INSIGHT: Nanotech education needs a new Sputnik

31 January 2008 15:29  [Source: ICIS news]

Sputnik triggered a US science revolutionBy Joe Kamalick


WASHINGTON (ICIS news)--Fifty years ago today the US put its first satellite, Explorer I, into orbit - and simultaneously launched a massive and urgent expansion in scientific education, research and development (R&D) and private and public funding for science.


The orbiting of Explorer I on 31 January 1958 was part of a near-panic national response to the Soviet Union’s surprise launch of Sputnik I barely four months earlier on 4 October 1957.


As anyone on the upside of 60 will remember, Sputnik was a huge deal, a breathtaking achievement and a major shock to the US psyche.


It triggered the greatest scientific and technological expansion that the US or perhaps any nation has ever seen. Congress was in a panic. President Dwight Eisenhower established the National Aeronautic & Space Administration (NASA) and ordered a crash development programme to get the US into the space race.


Eisenhower also established a lesser known entity, the Defense Advanced Research Projects Agency (DARPA), whose mission was to ensure that Uncle Sam would never again get blind-sided by advanced technical developments.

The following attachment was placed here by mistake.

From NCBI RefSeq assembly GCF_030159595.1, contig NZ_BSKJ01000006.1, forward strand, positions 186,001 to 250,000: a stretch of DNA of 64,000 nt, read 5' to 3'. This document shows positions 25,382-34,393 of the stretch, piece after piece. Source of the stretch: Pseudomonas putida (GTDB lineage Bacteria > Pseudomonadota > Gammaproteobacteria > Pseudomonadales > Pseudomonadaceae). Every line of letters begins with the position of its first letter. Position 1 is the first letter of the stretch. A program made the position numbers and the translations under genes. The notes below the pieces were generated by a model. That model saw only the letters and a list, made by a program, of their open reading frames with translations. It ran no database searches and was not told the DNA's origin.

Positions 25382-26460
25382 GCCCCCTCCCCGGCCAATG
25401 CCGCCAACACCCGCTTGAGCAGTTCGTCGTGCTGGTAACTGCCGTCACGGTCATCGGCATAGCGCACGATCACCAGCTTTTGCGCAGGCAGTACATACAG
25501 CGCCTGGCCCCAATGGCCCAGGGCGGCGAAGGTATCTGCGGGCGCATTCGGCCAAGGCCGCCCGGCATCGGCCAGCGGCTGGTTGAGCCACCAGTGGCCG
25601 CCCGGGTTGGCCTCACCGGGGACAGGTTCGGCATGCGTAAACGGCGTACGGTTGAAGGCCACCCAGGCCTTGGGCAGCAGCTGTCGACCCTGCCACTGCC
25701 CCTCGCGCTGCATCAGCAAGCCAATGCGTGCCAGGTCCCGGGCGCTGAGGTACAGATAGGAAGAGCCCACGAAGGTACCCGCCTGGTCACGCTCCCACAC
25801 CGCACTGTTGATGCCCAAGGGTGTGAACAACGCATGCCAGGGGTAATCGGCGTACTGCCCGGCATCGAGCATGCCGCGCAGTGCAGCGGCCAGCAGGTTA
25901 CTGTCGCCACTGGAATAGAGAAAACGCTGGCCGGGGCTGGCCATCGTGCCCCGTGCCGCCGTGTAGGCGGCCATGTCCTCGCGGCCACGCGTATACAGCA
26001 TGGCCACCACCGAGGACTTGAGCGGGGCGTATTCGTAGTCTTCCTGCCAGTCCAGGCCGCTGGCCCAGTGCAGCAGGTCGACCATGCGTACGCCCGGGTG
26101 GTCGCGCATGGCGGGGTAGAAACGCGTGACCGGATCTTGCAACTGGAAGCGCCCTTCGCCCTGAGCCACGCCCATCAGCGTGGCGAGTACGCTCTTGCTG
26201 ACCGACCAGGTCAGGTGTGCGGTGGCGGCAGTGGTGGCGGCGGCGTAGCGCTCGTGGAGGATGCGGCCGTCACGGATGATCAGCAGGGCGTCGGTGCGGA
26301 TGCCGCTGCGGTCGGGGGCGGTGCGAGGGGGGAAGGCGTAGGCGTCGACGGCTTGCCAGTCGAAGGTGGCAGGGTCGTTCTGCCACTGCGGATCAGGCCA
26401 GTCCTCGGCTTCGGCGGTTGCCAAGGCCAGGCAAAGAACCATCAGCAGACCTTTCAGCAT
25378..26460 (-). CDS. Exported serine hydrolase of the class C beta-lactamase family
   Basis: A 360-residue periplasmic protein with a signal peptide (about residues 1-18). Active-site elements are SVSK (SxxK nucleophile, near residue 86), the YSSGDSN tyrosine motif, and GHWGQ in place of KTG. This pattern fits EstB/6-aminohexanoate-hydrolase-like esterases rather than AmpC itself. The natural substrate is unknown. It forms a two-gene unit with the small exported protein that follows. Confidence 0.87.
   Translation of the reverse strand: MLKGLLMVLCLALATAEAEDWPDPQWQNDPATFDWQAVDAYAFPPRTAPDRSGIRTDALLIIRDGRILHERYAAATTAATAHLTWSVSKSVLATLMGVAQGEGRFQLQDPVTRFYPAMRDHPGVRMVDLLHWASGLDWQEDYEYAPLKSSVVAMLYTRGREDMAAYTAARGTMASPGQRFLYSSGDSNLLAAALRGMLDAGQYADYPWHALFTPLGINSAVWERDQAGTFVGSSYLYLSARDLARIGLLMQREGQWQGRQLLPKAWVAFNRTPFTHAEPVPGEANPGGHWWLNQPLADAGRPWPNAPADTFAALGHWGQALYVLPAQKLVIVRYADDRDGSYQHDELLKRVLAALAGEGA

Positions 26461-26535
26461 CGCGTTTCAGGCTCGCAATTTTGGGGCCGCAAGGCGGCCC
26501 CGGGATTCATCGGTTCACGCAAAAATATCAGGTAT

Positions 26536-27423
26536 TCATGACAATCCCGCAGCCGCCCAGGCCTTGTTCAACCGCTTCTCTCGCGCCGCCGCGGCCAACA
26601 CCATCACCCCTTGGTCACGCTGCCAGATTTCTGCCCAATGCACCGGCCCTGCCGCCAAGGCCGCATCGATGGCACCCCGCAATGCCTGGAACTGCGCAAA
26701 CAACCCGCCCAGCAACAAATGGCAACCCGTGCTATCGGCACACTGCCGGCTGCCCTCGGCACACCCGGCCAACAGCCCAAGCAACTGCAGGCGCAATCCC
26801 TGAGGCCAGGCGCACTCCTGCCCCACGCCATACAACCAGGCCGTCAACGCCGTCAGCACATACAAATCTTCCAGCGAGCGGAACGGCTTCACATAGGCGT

Hundreds of thousands of bright young students and educators were inspired by the space race and eagerly crowded classrooms and laboratories in universities and private R&D centres across the country.


The legacies of that urgent scientific expansion in the middle of the last century are very much with us today and probably are too numerous to itemize. 


Our cell phones receive and send voice and data through orbiting communications satellites that make Explorer I look like a pencil. Most of us in the developed world spend at least part of our day on the Internet, which grew from the top-secret computer network first established by DARPA.


However, many people argue that in the half-century since Sputnik and Explorer I, that exciting and urgent impetus to advanced scientific learning and research has waned.


“We need another Sputnik,” says Jack Coats, director of nanobiology development for FEI Company, a manufacturer of imaging and analysis equipment for nanoscale research.


Coats was among scientists and educators who gathered on Capitol Hill recently to rally support for nanotechnology education and training in Congress and among the general public.


The meeting was called by the American Chemical Society (ACS) as part of its Science & the Congress Project, meant to keep US political leaders aware of scientific issues.


Coats and others in the US education and scientific communities think we need another Sputnik, another technological shock that will once again energize educators and students, government and the private sector to a renewed scientific expansion.


They fear that the US is falling behind, that it is at risk of losing the technological and scientific edge that has helped keep the American economy vibrant and advancing.


The struggle to maintain US technological, scientific and engineering leadership will not be fought only in the trade lanes between Los Angeles and Shanghai or even in the graduate programmes at MIT and Peking University.